The answer was yes as she uses their sheltered world, the wonder of possibilities that haven’t yet turned cynical. Children’s lives are more protected and still in flux. She regards two of the boys she created – Alfie and Jamie – similar in many ways despite their very different circumstances.

Mr B suggested they talk about books. Naomi and he agreed there should be book trolleys on trains and that an idea the bookshop once had – to offer recommendations to customers who sent photographs to Mr B’s of books for sale at airports – had potential. If she were still a bookseller, what books would she now recommend to customers?

Becky Chambers. Julia Darling; Pearl contains beautiful writing – humour, warmth, quirky characters who are doing their best.

Mr B asked if her family connections helped on her road to publication or if there were still surprises.

Naomi didn’t recall talking to her parents about this. She learnt about getting an agent and so on while doing her Masters at UEA. Having said that, she told us it is all a bit surprising. Skype interviews, talking at events, it can all seem a bit odd at times. In any other social interaction she wouldn’t constantly be talking in this way about herself and her work.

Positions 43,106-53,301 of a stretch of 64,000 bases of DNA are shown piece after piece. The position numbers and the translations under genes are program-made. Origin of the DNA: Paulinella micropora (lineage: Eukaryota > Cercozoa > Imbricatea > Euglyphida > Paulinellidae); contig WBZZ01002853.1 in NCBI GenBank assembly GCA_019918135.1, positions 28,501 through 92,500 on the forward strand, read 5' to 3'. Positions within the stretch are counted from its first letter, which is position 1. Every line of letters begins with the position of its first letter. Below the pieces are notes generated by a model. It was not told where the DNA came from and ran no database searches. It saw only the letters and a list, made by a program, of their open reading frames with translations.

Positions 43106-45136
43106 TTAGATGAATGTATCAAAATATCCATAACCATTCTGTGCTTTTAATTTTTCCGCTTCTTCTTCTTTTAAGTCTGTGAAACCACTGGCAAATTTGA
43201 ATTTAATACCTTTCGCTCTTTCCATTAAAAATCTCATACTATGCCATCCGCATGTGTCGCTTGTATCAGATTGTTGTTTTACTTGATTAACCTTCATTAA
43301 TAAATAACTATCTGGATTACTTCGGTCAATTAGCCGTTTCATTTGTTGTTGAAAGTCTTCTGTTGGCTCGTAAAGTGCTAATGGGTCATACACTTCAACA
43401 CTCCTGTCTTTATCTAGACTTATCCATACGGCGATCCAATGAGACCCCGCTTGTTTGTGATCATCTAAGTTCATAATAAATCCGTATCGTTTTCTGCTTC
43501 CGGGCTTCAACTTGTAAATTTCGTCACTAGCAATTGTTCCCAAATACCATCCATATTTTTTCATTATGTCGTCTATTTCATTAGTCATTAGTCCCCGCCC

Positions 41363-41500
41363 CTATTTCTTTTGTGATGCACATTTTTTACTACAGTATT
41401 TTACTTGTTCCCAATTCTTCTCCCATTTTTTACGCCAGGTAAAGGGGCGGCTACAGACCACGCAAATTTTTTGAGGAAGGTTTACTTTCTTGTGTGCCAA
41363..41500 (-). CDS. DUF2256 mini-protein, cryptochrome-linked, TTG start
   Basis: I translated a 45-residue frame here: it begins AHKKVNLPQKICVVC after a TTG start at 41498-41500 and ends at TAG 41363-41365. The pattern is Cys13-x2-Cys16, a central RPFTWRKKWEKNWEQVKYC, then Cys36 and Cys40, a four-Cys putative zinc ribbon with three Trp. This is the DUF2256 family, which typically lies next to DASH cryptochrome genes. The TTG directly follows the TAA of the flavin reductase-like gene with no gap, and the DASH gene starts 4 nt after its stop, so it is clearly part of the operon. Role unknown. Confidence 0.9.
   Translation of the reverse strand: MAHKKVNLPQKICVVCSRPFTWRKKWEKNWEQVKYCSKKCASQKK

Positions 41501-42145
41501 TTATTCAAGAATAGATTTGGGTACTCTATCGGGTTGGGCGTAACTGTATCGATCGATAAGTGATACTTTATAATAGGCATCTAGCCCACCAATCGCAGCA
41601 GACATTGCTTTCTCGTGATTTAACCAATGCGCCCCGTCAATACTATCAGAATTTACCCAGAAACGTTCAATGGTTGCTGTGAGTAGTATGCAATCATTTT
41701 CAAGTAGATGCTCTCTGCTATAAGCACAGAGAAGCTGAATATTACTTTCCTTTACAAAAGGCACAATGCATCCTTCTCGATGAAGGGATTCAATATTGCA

Questions were invited from the audience.

Naomi’s boyfriend kicked off, mentioning that she didn’t talk about her story, Bear, and asking how she inhabited the head of a middle aged man.

Naomi explained that writing is empathy and it happens naturally – a voice enters her head. It is a way to live lots of lives. She joked that the man could be based on her university supervisor.

Question: Which authors inhabited your head growing up? (ed. during this long list my pen ran out of ink – gah – but I include as many here as I could write down when I grabbed a replacement)

Doctor Who, Terry Pratchett, Neil Gaiman, Angela Carter, Gormenghast, Patrick de Witt, loads of science fiction and fantasy, geeky voices.

Question: You hear characters’ voices. Are these discrete or a part of you?

Definitely a part. It is nice to express different sides of my self. I can manifest in many different ways – thinking, what if I was this – and write.

Question: Were any characters, traits or moments from real life or were they all in your head?

Amanda Palmer has talked about an art blender. She says that her husband, Neil Gaiman, has his on a high setting. So yes, all things I’m thinking about are mixed in an art blender.